Jean Antoine Watteau - Ceiling Decoration

Jean Antoine Watteau - Ceiling Decoration

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Lot number: 58
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Probably commissioned by the Marquis de Nointel for his hôtel which was later called Hôtel de Poulpry; Madame de la Béraudière (who purchased the Hôtel de Poulpry circa 1845); Jacques Victor de la Béraudière; M.E. Féral, circa 1897; Bardac, 1920; His sale, Paris, Galerie Georges Petit, 10-11 May 1920, lot 41; There acquired by the Nunès and Figuet collection; Anonymous sale, Paris, 30 November 1971, lot 29; Anonymous sale, New York, Sotheby's, 14 January 1988, lot 196; There purchased by a New York private collector; Thence by descent to the present owner. 58 PROPERTY FROM A DISTINGUISHED PRIVATE COLLECTION Jean Antoine Watteau VALENCIENNES 1684 - 1721 NOGENT-SUR-MARNE CEILING DECORATION oil on panel Center medallion: 29 1/4 by 29 in.; 74.5 by 73.5 cm. Shaped outer panels, each: 19 by 23 3/4 in.; 48 by 60 cm. Estimate 150,000 - 200,000 USD Print Please notify me when the condition report is available
Jean Antoine Watteau - Five Studies Of Children

Jean Antoine Watteau - Five Studies Of Children

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Lot number: 57
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Lot Description Jean-Antoine Watteau (Valenciennes 1684-1721 Nogent-sur-Marne) Five studies of children with inscription 'Watteau' (lower right) red chalk 7 7/8 x 14 1/8 in. (20 x 35.9 cm.) Special Notice VAT rate of 5% is payable on hammer price and at 20% on the buyer's premium. Provenance Camille Groult, and by descent to his son Jean Groult, and by descent to to his son Pierre Bordeaux-Groult. with Wildenstein & Co., New York, where acquired by Estée Lauder. Pre-Lot Text PROPERTY OF THE ESTEE LAUDER FUND OF THE NEUE GALERIE, NEW YORK (LOTS 57-59) Literature E. de Goncourt, Catalogue raisonné de l'oeuvre peint, dessiné et gravé d'Antoine Watteau, Paris, 1875, under no. 545. J. Mathey, 'Remarques sur la chronologie des peintures et dessins d'Antoine Watteau', Bulletin de la Société de l'Histoire de l'Art français, 1939 [1940], p. 160. A.F. Blunt and E. Croft-Murray, Venetian Drawings of the XVII & XVIII Centuries in the Collection of Her Majesty the Queen at Windsor Castle, London, 1957, p. 61, under no. 351, and fig. 40, p. 63. K.T. Parker and J. Mathey, Antoine Watteau: Catalogue complet de son oeuvre dessiné, Paris, 1957, II, no. 691, illustrated. M. Cormack, The Drawings of Watteau, London, 1970, p. 34, under pl. 78. M. Morgan Grasselli, in Watteau 1684-1721, Washington, National Gallery of Art and elsewhere, 1984-5, p. 215. M. Morgan Grasselli, The Drawings of Antoine Watteau: Stylistic Development and Problems of Chronology, Ph.D. diss., Harvard University, 1987, pp. 237, 239-40, 246, 302, no. 173, fig. 276. J. Ingamells, The Wallace Collection: Catalogue of Pictures: Vol. 3, French Before 1815, London, 1989, p. 357. F. Vivian, in The Consul Smith Collection: Masterpieces of Italian Drawing from the Royal Library, Windsor Castle, Raphael to Canaletto, exh. cat., Frankfurt, Schirn Kunsthalle, and elsewhere, 1989-90, p. 58, under no. 2, illustrated. P. Rosenberg and L.-A. Prat, Antoine Watteau, 1684-1721: Catalogue raisonné des dessins, Milan, 1996, II, no. 440. L.-A. Prat, in Watteau: The Drawings, exhib. cat., London, Royal Academy of Arts, 2011, p. 128, under no. 53. Exhibited Watteau and his world: French drawings from 1700-1750, New York, The Frick Collection and elsewhere, 1999-2000, no. 22, cat. by A. Wintermute. View Lot Notes >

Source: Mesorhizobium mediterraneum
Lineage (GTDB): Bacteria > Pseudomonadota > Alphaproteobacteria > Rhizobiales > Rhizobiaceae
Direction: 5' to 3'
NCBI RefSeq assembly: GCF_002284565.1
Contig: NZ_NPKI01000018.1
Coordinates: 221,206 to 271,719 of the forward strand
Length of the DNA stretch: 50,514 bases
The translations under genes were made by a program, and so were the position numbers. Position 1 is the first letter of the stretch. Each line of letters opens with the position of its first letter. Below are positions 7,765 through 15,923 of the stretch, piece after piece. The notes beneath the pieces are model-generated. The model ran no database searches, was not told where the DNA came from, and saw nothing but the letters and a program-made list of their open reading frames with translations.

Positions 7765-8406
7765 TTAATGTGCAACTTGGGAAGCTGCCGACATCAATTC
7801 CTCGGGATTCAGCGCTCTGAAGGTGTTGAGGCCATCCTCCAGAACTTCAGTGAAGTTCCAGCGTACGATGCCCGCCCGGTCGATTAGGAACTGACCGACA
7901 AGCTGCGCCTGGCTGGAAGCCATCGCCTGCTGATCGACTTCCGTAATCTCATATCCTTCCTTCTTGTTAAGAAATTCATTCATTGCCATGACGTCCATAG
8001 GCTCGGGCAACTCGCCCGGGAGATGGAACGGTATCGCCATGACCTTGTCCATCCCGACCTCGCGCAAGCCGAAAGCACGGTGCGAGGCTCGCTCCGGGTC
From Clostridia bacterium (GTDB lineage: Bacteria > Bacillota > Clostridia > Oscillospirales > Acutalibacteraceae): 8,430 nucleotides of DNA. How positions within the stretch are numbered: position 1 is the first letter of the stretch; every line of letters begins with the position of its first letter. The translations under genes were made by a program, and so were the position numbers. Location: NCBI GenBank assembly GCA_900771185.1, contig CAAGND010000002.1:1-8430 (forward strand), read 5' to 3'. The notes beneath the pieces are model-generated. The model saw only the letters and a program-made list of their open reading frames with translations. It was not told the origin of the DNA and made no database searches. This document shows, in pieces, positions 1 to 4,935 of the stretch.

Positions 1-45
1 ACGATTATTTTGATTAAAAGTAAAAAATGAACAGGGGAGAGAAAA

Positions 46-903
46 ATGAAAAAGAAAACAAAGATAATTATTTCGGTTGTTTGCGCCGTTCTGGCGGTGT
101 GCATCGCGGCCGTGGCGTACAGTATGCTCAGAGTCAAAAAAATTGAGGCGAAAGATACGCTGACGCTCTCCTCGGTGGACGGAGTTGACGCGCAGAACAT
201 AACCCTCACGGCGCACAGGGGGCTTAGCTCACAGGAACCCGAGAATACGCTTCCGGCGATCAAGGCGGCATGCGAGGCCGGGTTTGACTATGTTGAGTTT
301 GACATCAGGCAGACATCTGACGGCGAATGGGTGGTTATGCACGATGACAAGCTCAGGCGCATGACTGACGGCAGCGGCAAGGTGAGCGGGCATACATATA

Jean Antoine Watteau - Two Studies Of A Young Child Standing, And Another Of A Young Girl Seated

Jean Antoine Watteau - Two Studies Of A Young Child Standing, And Another Of A Young Girl Seated

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Lot number: 128
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Jean-Antoine Watteau (Valenciennes 1684-1721 Nogent-sur-Marne) Two studies of a young child standing, and another of a young girl seated red, black and white chalk 9¾ x 12 5/8 in. (24.8 x 32 cm.) Grand Duke Hesse-Nassau (on loan to the Landesmuseum, Darmstadt). W. Hanhart (according to Parker and Mathey). Anonymous sale; Sotheby's, London, 15 December 1954, lot 120. Minnie Cassatt, Philadelphia; by descent to the present owner. K.T. Parker and J. Mathey, Antoine Watteau, catalogue complet de son oeuvre dessiné, Paris, 1957, II, no. 718, illus. D. Posner, Antoine Watteau, London, 1984, pp. 237, 288, note 19. M.M. Grasselli, The drawings of Antoine Watteau, stylistic development and problems of chronology, unpubl. Ph.D, Cambridge, Harvard University, 1987, pp. 216, 290, note 72. M.M. Grasselli, 'News' in The Watteau Society Bulletin, III, 1994, p. 54. P. Rosenberg and L.-A. Prat, Antoine Watteau, 1648-1721, catalogue raisonné des dessins, Milan, 1997, II, no. 508. Dated to circa 1716-1717 by Rosenberg and Prat this sheet of two studies of a child standing, and another of a seated girl, perhaps a few years older is related to at least four published works by Watteau, and a recently rediscovered painting on copper which will be sold in these rooms, 30 January 2013 (lot 37). It is utterly characteristic of the artist in several respects -- in its handling of trois crayons, in its arrangement of figures on the page, and in their adaptation and inclusion in multiple painted compositions. Among 18th Century artists, Watteau is the unsurpassed master of the trois crayons drawing. This technique derived from Rubens in the 17th Century but was tranformed by later French artists such as Charles de la Fosse and ultimately reached its zenith with Watteau. In the present sheet, red chalk predominates while black is used in the hair of all three figures, but as accents only on the figures at the right and left. The white chalk is used for all three figure to highlight both their faces and clothing. In his handling of the red chalk alone, the diversity of technique is extraordinary. Short, jagged strokes and softer passages of hatching are combined to evoke the crisp folds of fabric. In contrast, an undulating line around the neck of the seated girl enhanced by a bit of white perfectly suggests the translucency and delicacy of her ruffled collar. It is difficult, and indeed was unimportant to Watteau for the purpose of the drawing, to tell whether the two children at the left are boys or girls. Again, this is typical of Watteau's approach to these figures where the precise identity or use of them was less important than the pose he was trying to capture at that moment. As one of his 18th Century biographers, the Comte de Caylus noted: 'The exercise of drawing had infinite charms for him and although sometimes the figure on which he happened to be at work was not a study undertaken with any particular purpose in view, he had the greatest imaginable difficulty in tearing himself away from it...in general he drew without a purpose...It was his habit to do his drawings in a bound book, so that he always had a large number of them that were readily available. He possessed cavalier's and comedian's costumes in which he dressed up such persons as he could find, of either sex, who were capable of posing adequately, and whom he drew in such attitudes as nature dictated...When he took his fancy to paint a picture, he resorted to his collection of studies, choosing such figures as suited him for the moment. These he usually grouped so as to accord with a landscape background that he had already conceived or prepared.' The figures in this drawing appear with some modifications in at least five painted works by Watteau. The central figure with the child in three quarter view was used most frequently, appearing in L'accordée de village, Assemblée galante (fig. 1) and Entretiens amoureux (Recueil Jullienne, D.V. 116; D.V. 139 and D.V. 124). The child at the far left of the sheet appears, very definitely as a girl and wielding a Harlequin's sword which is only suggested in the drawing, in the painting Heureux âge! âge d'or.. (Kimbell Art Museum, Fort Worth; Watteau (1684-1721), exhib. cat., Washington, D.C., National Gallery of Art and elsewhere, 1984, pp. 365-67, no. 50). Two of the children appear in a small painting on copper entitled La Déclaration which is being sold in these rooms on 30 January 2013 (lot 37). In this painting, as in the three others, the young child from the center of the drawing stares out at the viewer, her gaze all the more arresting because she is the only figure facing us. Watteau has then taken the seated girl in the right side of the drawing and reversed her pose, including her face which instead of facing three-quarter view towards the viewer, now faces almost in profile towards the amorous couple behind her. Here Watteau's inventiveness is on full display -- having taken two seemingly unconnected figure studies from one drawing -- he has reconceived them as a coherent assembly in La Déclaration.